You can make expensive margaritas or cheap ones, and the taste shouldn’t be all that different, if you use the right ingredients.
1) Premium Margaritas require Cointreau and medium-priced 100% blue agave blanco tequila. (click here for recipe)
2) Cheap “House” Margaritas are best made with strong-tasting low-priced 100% blue agave tequila, and triple sec. (click here for recipe)
Highly recommended Margarita mixing tequilas are Siembra Azul (Blue Harvest) and Pura Vida, which by no coincidence are produced by the same company, Feliciano Vivianco Y Asociados. You also can’t go wrong with Milagro, Avion, Dos Lunas, and Patrón. Other solid recommendations are Cazadores and Herradura.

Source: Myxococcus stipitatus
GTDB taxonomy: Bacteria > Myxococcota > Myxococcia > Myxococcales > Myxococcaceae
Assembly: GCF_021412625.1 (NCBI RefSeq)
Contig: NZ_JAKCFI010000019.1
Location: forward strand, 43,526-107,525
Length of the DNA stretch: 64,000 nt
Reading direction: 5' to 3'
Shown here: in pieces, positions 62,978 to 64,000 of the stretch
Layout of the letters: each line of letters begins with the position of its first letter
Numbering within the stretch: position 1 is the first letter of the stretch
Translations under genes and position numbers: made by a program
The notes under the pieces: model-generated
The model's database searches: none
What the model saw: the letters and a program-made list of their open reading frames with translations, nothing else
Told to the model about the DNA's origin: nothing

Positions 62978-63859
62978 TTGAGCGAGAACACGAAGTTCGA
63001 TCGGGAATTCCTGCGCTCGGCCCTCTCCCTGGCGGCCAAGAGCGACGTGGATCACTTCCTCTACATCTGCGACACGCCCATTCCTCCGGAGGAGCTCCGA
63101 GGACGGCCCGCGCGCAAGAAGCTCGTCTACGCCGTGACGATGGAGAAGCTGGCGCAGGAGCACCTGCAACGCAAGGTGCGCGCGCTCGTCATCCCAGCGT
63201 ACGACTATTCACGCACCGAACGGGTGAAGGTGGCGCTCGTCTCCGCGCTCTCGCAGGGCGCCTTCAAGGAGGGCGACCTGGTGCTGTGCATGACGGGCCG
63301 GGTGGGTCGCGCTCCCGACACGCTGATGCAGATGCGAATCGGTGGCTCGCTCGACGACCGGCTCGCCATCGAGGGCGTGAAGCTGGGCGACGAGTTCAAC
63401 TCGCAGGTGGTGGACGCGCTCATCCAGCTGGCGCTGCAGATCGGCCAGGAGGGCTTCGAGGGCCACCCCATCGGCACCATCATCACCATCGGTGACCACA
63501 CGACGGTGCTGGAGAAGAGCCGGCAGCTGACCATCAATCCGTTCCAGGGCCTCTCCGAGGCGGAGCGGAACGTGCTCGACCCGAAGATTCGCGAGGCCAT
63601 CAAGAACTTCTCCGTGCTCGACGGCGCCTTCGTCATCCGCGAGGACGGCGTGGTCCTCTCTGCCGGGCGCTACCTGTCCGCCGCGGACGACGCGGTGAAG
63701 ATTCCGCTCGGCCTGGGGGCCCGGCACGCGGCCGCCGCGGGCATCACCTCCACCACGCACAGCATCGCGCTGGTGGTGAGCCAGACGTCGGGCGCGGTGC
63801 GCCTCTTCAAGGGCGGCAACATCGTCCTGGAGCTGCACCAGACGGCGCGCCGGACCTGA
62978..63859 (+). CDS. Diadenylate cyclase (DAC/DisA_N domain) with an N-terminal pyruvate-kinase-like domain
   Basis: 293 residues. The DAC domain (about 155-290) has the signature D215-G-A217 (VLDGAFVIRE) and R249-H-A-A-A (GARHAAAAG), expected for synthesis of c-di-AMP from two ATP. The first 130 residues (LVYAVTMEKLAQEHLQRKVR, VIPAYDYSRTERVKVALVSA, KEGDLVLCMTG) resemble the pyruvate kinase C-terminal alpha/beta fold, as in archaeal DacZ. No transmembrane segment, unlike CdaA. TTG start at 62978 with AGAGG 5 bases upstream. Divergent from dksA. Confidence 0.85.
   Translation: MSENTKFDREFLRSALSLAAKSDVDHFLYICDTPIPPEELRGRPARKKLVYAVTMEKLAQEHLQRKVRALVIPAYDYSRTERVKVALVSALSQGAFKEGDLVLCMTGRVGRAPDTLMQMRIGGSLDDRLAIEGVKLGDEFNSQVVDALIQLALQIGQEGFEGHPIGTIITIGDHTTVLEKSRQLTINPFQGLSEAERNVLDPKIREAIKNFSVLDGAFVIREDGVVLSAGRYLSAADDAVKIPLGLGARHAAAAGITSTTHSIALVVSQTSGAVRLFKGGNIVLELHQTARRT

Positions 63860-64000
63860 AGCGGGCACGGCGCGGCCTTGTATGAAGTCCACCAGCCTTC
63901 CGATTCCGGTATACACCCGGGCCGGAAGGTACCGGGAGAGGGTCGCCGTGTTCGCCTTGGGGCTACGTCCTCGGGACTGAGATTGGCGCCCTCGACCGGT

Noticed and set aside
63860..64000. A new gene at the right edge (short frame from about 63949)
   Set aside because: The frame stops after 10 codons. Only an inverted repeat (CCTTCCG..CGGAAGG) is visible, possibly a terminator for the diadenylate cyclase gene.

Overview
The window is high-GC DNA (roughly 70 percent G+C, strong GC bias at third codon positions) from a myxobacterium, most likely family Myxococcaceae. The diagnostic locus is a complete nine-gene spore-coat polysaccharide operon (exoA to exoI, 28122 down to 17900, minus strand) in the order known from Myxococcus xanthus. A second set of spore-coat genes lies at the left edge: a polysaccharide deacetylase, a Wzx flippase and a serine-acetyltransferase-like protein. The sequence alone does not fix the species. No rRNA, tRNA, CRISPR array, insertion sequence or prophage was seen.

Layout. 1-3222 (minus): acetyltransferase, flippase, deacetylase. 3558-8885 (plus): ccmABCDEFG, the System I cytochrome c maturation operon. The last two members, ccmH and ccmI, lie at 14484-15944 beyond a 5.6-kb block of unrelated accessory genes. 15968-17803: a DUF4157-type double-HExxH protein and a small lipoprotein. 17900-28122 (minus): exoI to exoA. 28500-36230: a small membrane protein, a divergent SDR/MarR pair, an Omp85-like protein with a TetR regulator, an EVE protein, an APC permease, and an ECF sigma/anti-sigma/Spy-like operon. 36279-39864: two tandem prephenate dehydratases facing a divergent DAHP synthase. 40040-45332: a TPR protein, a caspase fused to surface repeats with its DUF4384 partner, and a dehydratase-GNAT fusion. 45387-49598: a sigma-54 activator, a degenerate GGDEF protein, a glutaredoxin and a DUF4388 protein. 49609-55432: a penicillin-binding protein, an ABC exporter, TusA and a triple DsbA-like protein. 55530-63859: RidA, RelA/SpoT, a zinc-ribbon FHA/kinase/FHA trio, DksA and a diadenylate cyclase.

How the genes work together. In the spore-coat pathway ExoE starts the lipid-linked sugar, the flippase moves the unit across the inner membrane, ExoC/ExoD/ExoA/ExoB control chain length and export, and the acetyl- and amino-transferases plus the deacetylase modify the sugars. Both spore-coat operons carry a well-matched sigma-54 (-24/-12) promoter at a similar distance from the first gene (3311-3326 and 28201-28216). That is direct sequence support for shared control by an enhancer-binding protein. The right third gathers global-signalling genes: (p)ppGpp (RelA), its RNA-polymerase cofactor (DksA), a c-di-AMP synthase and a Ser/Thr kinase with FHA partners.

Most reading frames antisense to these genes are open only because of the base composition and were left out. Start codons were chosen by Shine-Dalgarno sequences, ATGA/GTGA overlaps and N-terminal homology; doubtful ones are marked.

Izkali makes a reposado tequila that is award-winning in margaritas. And Sauza Hornitos Reposada gives a flavorful burn. Sauza Hornitos is the choice of many many bartenders in Mexico.
If you have premium El Tesoro or Don Julio, by all means, sip it, but don’t expect it to make a significantly better cocktail. Tapatio, a lower-priced blanco by the producer of El Tesoro (in a wonderfully cheap-looking bottle) is a better value.
Better yet, go to Neal McDonald’s website Proof 66 and decide for yourself.
I have not found anything that comes close to Lunazul or Agavales. A lot of Texas restaurants are now using one of these in their house margaritas, for good reason, and it’s ridiculously cheap.
El Jimador is a cheap favorite in Mexico, and Espolon has a mild taste. Milagro on sale isn’t expensive, and gets universal raves. I did not like the Sauza Blue in the picture above, but I’ll highly recommend Sauza Hornitos Reposado. Pueblo Viejo is a superb value.
I realize there are some other excellent tequilas out there, but these choices are just the bottles that are widely available in liquor stores in the U.S.A.